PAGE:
Unlike most standard applications on Linux, you actually have to “install” OpenOffice before you can use it. OpenOffice thinks it's a Windows application—it expects to run in full-screen mode, and it builds its own little world in your home directory and assumes that you're happy to keep all of your files inside that world. (You can change its default directory, but you have to install the program first.)
There are simpler, lighter weight alternatives to OpenOffice that you might prefer.
Assuming you've tried those alternatives and they don't meet your needs or you just want the whole OpenOffice experience, keep reading!
At a shell prompt, type
A Windows-like installer will start.
Just click through the dialog boxes until you get to the dialog asking you what type of installation you want to perform. You want the workstation installation, which is the default.
The installer will then ask you what directory it should install
components in. By default, it will want to use
~/OpenOffice.Org1.0.2 (or something similar, depending on
the particular version). I recommend that you change that to
something else. I used
~/.openoffice, which is a bit
more generic (so I can reuse it without caring what version OpenOffice
happens to be at), and, more importantly, hidden. My home directory
is my home directory, and it's not okay for programs to clutter it up
with visible directories with nothing interesting in them.
If you haven't installed OpenOffice before, the installer will complain that the directory doesn't already exist. Click Yes to create it, then click the Install button in the next dialog.
You can tell OpenOffice where Java lives by clicking on the Browse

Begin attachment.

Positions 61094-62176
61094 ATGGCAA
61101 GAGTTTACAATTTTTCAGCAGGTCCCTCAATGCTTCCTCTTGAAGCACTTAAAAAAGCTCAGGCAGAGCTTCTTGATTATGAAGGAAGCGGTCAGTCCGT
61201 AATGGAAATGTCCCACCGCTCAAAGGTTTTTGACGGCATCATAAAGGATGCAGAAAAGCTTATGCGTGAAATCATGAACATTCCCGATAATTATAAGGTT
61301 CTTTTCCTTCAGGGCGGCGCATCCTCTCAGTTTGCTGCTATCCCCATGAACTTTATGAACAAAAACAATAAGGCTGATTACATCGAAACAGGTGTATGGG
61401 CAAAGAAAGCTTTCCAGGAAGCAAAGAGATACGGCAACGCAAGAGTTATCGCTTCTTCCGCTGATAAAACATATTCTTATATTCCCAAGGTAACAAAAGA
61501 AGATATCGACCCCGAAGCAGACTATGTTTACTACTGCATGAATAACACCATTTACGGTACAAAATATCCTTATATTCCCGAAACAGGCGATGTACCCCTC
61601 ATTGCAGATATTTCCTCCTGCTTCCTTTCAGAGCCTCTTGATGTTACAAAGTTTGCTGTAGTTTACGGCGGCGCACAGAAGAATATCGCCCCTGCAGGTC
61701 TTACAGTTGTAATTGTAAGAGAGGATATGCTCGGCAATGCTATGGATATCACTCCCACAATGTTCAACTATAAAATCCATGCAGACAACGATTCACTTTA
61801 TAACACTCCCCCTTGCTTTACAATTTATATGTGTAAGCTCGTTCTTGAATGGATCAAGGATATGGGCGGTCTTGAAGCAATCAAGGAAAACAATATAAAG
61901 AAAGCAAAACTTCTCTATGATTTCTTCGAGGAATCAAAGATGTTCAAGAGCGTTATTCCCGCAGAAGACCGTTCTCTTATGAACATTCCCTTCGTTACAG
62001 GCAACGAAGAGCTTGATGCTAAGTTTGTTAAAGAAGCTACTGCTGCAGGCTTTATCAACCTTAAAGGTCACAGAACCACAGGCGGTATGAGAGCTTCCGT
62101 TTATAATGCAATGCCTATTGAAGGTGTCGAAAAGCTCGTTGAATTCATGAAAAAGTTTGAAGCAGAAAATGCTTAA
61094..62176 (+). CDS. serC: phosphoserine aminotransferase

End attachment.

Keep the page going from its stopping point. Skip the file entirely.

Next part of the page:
button, navigating to
/shared/local, then double-clicking
jre, and finally clicking on
OK. The installer will be happy with that choice, and you can click
on OK to continue.
Be sure to choose
/shared/local/java rather than one
of the version specific directories, or your installation may break
when the system Java installation is updated.
The following screens will scroll around a bit to entertain you, then you'll be presented with one final dialog telling you that everything went well. Click on Complete.
Running OpenOffice or OpenOffice Components
OpenOffice installs a submenu in your GNOME Panel menu (the outlined foot)->Favorites, inside of which are launchers for the various components. The menu is probably the easiest way to launch these programs, but if you want to launch individual components from the command line, you can do one of several things, including
Type the whole path to the program,
simpress, and so on
PATHby editing your shell startup files
Adding aliases to your shell startup files for the OpenOffice programs you use the most
Reminder about Versioned Directories
Be sure to use
/shared/local/openoffice/ in any
PATH statements or aliases rather than
/shared/local/openoffice-1.0.2/ (or whatever the current
numbered version is), as the numbered versions will change when new
versions of OpenOffice are released, whereas the former will remain a
link to the most recently installed release.
As OpenOffice becomes more popular, more resources are made available.
OOoDocs has documentation for OpenOffice and forums for discussing various aspects of using the suite.
Alternatives to OpenOffice
If all you need is a word processor or a spreadsheet, you might
want to try AbiWord (start with
AbiWord) or Gnumeric (start
gnumeric) first. If they meet your needs, you don't
have to bother with OpenOffice.